When I first watched “The Snowman” as a child, I didn’t think there was anything sad about it. And the funny thing is, my children are the same way. They adore that movie and every time they watch it I watch their faces closely to see when they’ll finally get the ending. Surely, my very sensitive four-year-old, at least, understands. So why isn’t he sad?
First of all, I would recommend “The Snowman” to anyone who hasn’t seen it. It is an extremely calming and low-key cartoon with gorgeous music and gorgeous animation. There are no words. It’s almost like watching a ballet. If you haven’t seen it, here’s a quick summary: boy builds snowman, snowman comes to life, boy shows snowman his home, snowman takes him on a wondrous, beautiful flying adventure, snowman takes boy home, boy goes to bed, boy runs out excitedly in the morning to play again but discovers that his snowman has melted.
As a parent, it’s hard to watch “The Snowman”. I find myself going back and forth between feeling like the snowman represents me and my husband (especially my husband) and our mortal presence in our children’s lives and feeling like the snowman represents my children’s childhoods. Both will, apparently, “melt”. And both are indescribably beautiful.
At the end of “The Snowman” there’s one small ray of hope. After the snowman melts, the boy immediately reaches in his pocket. During his nighttime adventures he accompanied the snowman to The North Pole where Santa Claus gifted him with a scarf. To his and our relief, the scarf is still in his pocket. He was not just dreaming. And even if his snowman has melted, the Heaven-like Snowman World really does exist.
That moment reminds me of how Veronica might have felt when she walked away from her dying Savior, dejected and hopeless, only to open her cloth and find that sweet face imprinted upon it. What did the air feel like on Good Friday evening? Was it really entirely dark and horrible? Or did Jesus leave other little signs, little scarves in pockets? We only know about Veronica’s. What about the cup from which he drank, the sword that pierced his side, the feeling upon the hands that held him, the splinters in Simon’s hands? Did they radiate hope? Had Jesus left gifts in the weeks prior? Things to remember him by? Certainly he had given them words: do not be afraid. And in three days I will raise it up.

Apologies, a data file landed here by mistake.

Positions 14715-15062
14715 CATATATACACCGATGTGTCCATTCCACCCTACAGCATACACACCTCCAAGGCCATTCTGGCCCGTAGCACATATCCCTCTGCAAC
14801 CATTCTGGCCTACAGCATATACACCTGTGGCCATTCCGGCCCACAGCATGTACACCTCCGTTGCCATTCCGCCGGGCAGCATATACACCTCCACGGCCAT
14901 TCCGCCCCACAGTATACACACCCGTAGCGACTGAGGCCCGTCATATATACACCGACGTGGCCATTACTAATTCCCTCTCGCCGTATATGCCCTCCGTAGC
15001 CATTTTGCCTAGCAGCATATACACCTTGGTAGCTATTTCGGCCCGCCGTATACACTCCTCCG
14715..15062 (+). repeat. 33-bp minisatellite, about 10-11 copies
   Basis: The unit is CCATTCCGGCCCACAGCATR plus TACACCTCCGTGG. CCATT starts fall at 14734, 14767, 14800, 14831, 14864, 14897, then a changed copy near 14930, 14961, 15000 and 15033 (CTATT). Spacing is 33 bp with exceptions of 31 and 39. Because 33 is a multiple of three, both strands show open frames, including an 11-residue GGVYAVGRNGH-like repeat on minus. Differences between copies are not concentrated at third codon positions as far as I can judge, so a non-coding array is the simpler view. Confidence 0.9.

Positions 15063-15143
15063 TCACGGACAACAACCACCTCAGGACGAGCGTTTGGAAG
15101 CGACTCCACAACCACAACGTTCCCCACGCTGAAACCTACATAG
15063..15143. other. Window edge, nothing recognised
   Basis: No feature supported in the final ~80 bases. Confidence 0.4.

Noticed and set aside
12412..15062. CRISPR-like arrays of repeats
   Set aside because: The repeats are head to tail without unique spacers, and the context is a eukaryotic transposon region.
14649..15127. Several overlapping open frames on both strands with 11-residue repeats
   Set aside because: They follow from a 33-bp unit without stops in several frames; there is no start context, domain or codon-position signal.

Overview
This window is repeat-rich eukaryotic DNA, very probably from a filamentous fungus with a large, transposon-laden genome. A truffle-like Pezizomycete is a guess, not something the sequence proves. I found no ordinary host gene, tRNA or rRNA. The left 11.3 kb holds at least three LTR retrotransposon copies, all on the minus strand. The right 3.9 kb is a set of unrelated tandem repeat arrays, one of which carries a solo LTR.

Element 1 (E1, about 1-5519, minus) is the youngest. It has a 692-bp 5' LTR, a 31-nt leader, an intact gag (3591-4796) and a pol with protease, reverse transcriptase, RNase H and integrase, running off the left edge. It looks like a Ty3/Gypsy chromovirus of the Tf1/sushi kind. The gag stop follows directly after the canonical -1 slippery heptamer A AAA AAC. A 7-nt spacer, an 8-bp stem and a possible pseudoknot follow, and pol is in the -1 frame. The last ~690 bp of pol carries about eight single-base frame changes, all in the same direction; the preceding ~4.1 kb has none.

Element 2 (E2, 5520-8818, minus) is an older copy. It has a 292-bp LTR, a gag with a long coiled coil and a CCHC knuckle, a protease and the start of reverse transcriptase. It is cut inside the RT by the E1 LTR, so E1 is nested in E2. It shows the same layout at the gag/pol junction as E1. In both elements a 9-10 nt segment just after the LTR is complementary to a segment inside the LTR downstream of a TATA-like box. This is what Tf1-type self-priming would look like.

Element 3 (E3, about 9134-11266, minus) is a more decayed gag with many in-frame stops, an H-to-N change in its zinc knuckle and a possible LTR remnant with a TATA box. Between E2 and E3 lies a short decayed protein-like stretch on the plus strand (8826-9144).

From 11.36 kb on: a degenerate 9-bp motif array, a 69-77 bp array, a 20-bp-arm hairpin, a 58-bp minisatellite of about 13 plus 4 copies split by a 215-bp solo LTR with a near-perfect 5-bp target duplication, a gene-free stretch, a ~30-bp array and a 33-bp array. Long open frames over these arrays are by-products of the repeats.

How is that my children don’t cry when the snowman melts? Well, I suppose it is for the same reason that they don’t cry when we walk through the Stations of the Cross. My oldest son refuses to watch any movie or read any book with a “scary part” but he loves the Stations of the Cross. Where there is so much horror and evil, he gathers some sort of profound sense of comfort and peace. The traditional Stations of the Cross do not include the Resurrection. They end with the worst possible ending one might imagine. Goodness has been killed and buried beneath the ground. The snowman has melted away.
Maybe children have a more innate sense of the eternal. Maybe children have a greater trust in goodness. Like, yes, the Savior has been killed, but goodness that good cannot really be killed. Maybe children assume resurrection. Maybe my children assume that the snowman goes back to Snowman Heaven only to reappear next winter. Perhaps a state of hope is the default for children. I wonder if they even need to see the boy’s scarf.
Now, I’m not saying that sad things don’t affect my children. Certainly not. But I think sometimes when there is just enough goodness amidst the sadness, the goodness has the potential to overwhelm. It might not overwhelm enough for adults in the same way that it overwhelms children. But I think sometimes it overwhelms children so much that they may miss the sadness entirely. We don’t have to miss the sadness. But we can learn to cling more desperately to the goodness. We will all have Good Friday moments in our lives. But we also have scarves in our pockets.